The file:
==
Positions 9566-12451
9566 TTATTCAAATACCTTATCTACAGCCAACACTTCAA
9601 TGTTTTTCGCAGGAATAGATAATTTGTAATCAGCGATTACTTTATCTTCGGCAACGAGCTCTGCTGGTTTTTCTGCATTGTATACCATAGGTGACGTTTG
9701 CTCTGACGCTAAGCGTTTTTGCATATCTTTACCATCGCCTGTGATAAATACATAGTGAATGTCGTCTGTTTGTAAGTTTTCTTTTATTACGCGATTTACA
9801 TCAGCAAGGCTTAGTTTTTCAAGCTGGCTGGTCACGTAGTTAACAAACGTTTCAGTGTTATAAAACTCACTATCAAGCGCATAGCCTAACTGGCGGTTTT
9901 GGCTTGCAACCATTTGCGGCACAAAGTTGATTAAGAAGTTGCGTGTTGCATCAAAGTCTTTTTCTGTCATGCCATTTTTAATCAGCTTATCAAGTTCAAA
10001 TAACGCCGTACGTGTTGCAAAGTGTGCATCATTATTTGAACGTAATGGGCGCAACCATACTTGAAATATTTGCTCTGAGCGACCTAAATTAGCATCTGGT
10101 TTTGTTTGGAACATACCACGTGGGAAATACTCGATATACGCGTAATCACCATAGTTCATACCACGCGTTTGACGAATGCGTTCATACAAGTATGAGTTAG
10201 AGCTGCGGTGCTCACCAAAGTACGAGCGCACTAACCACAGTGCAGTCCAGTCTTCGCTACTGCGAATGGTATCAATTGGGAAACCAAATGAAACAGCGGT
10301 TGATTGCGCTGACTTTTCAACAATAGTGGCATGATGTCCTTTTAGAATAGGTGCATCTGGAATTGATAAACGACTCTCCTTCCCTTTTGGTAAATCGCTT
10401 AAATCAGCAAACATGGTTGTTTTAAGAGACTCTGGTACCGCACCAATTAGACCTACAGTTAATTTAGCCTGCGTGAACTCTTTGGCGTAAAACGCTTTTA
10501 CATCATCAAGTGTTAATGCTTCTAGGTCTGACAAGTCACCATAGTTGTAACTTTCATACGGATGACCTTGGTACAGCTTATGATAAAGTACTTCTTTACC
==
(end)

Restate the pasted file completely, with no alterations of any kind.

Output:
Positions 9566-12451
9566 TTATTCAAATACCTTATCTACAGCCAACACTTCAA
9601 TGTTTTTCGCAGGAATAGATAATTTGTAATCAGCGATTACTTTATCTTCGGCAACGAGCTCTGCTGGTTTTTCTGCATTGTATACCATAGGTGACGTTTG
9701 CTCTGACGCTAAGCGTTTTTGCATATCTTTACCATCGCCTGTGATAAATACATAGTGAATGTCGTCTGTTTGTAAGTTTTCTTTTATTACGCGATTTACA
9801 TCAGCAAGGCTTAGTTTTTCAAGCTGGCTGGTCACGTAGTTAACAAACGTTTCAGTGTTATAAAACTCACTATCAAGCGCATAGCCTAACTGGCGGTTTT
9901 GGCTTGCAACCATTTGCGGCACAAAGTTGATTAAGAAGTTGCGTGTTGCATCAAAGTCTTTTTCTGTCATGCCATTTTTAATCAGCTTATCAAGTTCAAA
10001 TAACGCCGTACGTGTTGCAAAGTGTGCATCATTATTTGAACGTAATGGGCGCAACCATACTTGAAATATTTGCTCTGAGCGACCTAAATTAGCATCTGGT
10101 TTTGTTTGGAACATACCACGTGGGAAATACTCGATATACGCGTAATCACCATAGTTCATACCACGCGTTTGACGAATGCGTTCATACAAGTATGAGTTAG
10201 AGCTGCGGTGCTCACCAAAGTACGAGCGCACTAACCACAGTGCAGTCCAGTCTTCGCTACTGCGAATGGTATCAATTGGGAAACCAAATGAAACAGCGGT
10301 TGATTGCGCTGACTTTTCAACAATAGTGGCATGATGTCCTTTTAGAATAGGTGCATCTGGAATTGATAAACGACTCTCCTTCCCTTTTGGTAAATCGCTT
10401 AAATCAGCAAACATGGTTGTTTTAAGAGACTCTGGTACCGCACCAATTAGACCTACAGTTAATTTAGCCTGCGTGAACTCTTTGGCGTAAAACGCTTTTA
10501 CATCATCAAGTGTTAATGCTTCTAGGTCTGACAAGTCACCATAGTTGTAACTTTCATACGGATGACCTTGGTACAGCTTATGATAAAGTACTTCTTTACC